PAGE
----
Is this a normal amount of time for a mechanic to hold a car?

In October 2021 I took my car into AAMCO transmission repair shop and paid to have my transmission completely rebuilt. I have called them several times each month for updates regarding my car and they have been telling me that they have waiting on a transmission control module that they ordered and that the delay is due to the current microchip shortage.

I asked them if I could find the correct kind of TCM on my own if they would be willing to install it. They said they would be willing to try but it probably wouldn’t work, and I would need to have someone come out and program it. They couldn’t give me the part number because “we order parts by VIN number not by part number.”

Is this at all normal? And what should I do?

Order the part by the vin. Never darken the doorway of an AAMCO franchise again. No one can give you more targeted advice without knowing more about your car

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Your vehicle is probably setting without a transmission in it . You might call a few independent shops and tell them your problem . Almost anything you can think of is in short supply now . As for getting the part yourself might not work and if it does you will not have a warranty.

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That is true, but–then again–Aamco’s “Nationwide warranty” has so many weasel clauses in it that many–perhaps most–of their customers are told that they are not covered when their overhauled transmission fails.

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In the future, never go into AAMCO or Cottman’s, not even to ask directions.
All Automatics Must Come Out!

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On a car that new, I wonder if Hyundai offers a factory remanufactured transmission? Might call them and find out.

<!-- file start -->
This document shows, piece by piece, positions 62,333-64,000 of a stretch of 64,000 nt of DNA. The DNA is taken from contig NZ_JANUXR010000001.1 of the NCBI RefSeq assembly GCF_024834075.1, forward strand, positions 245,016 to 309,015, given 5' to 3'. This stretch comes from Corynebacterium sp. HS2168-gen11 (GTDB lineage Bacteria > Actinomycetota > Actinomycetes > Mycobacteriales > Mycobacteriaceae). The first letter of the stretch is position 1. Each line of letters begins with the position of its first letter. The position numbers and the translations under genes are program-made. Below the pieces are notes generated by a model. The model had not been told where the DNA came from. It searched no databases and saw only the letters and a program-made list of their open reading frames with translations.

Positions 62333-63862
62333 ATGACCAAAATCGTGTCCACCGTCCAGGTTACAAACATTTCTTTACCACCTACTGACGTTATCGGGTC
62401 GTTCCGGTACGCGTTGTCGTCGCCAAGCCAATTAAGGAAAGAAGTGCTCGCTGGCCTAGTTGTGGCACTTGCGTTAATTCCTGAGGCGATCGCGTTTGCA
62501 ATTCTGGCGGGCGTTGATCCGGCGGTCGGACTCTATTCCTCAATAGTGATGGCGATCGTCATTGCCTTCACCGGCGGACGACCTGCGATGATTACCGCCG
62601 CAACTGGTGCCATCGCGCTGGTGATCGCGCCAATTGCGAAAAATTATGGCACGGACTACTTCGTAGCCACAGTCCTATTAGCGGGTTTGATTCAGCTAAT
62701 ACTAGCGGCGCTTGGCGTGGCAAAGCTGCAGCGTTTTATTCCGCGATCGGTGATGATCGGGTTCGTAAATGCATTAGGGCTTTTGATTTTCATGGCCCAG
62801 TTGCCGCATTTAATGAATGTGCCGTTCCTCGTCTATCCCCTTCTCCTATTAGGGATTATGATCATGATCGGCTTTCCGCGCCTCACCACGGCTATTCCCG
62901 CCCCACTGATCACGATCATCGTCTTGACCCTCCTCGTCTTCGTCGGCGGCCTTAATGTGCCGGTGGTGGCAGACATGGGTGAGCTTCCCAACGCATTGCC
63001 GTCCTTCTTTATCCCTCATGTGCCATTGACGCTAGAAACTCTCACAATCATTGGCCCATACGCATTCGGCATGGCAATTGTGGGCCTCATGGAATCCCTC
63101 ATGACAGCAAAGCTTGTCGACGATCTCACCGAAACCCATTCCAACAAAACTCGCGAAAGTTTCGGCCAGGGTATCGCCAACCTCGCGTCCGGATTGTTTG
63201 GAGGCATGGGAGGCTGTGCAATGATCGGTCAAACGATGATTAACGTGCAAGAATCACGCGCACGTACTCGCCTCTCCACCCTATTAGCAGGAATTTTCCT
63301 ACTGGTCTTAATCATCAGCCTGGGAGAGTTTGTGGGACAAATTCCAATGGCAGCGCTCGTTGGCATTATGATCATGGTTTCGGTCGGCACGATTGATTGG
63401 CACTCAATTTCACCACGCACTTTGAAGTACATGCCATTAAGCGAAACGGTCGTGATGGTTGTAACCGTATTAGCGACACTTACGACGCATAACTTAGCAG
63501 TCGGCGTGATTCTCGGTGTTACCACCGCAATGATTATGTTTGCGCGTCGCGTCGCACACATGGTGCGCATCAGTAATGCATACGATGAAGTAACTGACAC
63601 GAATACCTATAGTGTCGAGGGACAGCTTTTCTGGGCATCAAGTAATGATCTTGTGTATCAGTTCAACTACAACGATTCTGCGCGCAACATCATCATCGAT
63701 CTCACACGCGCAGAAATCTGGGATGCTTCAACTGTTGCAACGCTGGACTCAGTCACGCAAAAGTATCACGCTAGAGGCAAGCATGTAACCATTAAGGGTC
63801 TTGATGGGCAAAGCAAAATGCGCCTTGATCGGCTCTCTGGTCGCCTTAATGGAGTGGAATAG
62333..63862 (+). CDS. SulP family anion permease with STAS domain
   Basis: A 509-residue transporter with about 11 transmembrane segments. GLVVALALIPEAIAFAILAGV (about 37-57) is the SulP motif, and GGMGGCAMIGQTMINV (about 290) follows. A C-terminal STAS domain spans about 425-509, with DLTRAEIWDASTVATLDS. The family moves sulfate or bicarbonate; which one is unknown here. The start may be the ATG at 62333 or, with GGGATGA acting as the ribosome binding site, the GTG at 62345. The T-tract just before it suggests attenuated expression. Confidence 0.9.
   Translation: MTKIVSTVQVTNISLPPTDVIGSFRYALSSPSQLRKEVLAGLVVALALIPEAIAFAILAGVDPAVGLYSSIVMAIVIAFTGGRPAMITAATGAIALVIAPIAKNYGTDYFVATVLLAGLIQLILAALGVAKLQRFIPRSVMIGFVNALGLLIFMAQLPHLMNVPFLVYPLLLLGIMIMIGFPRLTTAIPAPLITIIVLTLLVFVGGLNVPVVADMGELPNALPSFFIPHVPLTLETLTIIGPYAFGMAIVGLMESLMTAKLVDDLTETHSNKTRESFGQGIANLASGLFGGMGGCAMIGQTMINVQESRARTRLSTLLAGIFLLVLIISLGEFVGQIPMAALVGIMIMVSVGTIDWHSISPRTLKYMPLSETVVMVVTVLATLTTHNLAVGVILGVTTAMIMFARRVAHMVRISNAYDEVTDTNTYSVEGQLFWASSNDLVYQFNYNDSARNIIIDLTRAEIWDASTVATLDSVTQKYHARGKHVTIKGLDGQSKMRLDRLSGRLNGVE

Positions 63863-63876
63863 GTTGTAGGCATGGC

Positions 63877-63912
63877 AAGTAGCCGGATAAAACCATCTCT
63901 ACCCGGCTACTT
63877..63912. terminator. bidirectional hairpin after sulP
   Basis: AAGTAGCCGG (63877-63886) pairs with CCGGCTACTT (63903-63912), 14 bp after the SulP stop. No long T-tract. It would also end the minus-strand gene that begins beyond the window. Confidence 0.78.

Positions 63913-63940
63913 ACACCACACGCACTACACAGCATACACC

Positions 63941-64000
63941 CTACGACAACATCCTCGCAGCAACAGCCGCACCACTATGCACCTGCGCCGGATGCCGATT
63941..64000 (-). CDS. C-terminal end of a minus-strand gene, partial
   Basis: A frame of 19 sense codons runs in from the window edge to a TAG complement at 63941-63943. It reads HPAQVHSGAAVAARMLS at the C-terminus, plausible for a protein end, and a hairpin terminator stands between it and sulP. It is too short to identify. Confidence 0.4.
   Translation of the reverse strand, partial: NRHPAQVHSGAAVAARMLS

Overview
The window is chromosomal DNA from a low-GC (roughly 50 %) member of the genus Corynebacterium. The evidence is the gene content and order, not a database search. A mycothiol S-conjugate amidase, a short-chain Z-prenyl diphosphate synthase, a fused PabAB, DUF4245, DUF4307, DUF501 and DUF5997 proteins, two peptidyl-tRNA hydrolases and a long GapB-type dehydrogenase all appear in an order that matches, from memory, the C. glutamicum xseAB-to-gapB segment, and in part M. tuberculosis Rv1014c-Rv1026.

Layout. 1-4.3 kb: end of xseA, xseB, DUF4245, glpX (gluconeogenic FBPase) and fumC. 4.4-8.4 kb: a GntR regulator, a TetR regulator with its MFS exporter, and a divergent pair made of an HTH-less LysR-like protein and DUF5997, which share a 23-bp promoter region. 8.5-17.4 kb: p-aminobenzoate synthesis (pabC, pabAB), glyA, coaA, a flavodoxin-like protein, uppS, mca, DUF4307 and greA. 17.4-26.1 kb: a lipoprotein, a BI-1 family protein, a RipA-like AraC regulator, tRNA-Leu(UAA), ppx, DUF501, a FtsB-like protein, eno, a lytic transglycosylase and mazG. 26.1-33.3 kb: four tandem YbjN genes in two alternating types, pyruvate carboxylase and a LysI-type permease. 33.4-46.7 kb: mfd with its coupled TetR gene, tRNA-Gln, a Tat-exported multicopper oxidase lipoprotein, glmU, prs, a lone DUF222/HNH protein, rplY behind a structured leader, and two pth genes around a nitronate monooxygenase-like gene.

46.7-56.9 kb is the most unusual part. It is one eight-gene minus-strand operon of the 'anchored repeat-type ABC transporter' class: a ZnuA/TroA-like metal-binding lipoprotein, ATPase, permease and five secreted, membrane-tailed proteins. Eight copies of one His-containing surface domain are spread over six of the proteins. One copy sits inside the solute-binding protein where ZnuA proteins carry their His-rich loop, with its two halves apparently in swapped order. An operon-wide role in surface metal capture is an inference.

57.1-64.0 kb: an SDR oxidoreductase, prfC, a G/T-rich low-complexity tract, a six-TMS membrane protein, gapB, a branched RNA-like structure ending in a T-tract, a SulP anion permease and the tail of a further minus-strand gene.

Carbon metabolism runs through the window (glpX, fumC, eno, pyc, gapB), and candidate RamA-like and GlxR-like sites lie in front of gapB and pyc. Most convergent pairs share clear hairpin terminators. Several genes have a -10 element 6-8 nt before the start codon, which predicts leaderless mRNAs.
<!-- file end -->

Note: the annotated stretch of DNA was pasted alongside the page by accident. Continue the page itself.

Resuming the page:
If they do, I’d have the vehicle towed to another shop, have the factory remanufactured unit installed, and pay AAMCO nothing.

Chip shortage issue could be true and parts unavailable. In that case, kind of stuck.

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If you buy a TCM, new or remanufactured, it should come with a warranty. If you steal a TCM, there is no warranty.

Unlikely for the transmission to be out of the car, hard to test the TCM with no transmission installed.

My record was 7 weeks at an unreliable trans shop trying to save $200. I would visit ever other day. Car was parked disassembled gathering dust. Once you are stuck you are stuck and not much else to do. They’ll have to burp it up eventually so maybe buy a spare car and save up for a second overhaul. Mine lasted a year.

I don’t know what this means, but I agree with it.

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I guess the supply chain response may have some validity in it, but your advice regarding AAMCO is something I’ve been recommending for years. Back in the '60s there was one near our house. There was a story on the news about a guy who took his car there to take advantage of their “special diagnostic service.” At the end of the day, he was told (surprise, surprise) that he needed to have a complete overhaul of his automatic transmission. He said he’d think about it and would be down to get his car. He came down, they gave him his keys (after he paid for the “service”) but the car wouldn’t drive. He had them come out, they opened his trunk and there was his transmission, disassembled. They were going to charge him for reassembly and reinstallation. I don’t remember the outcome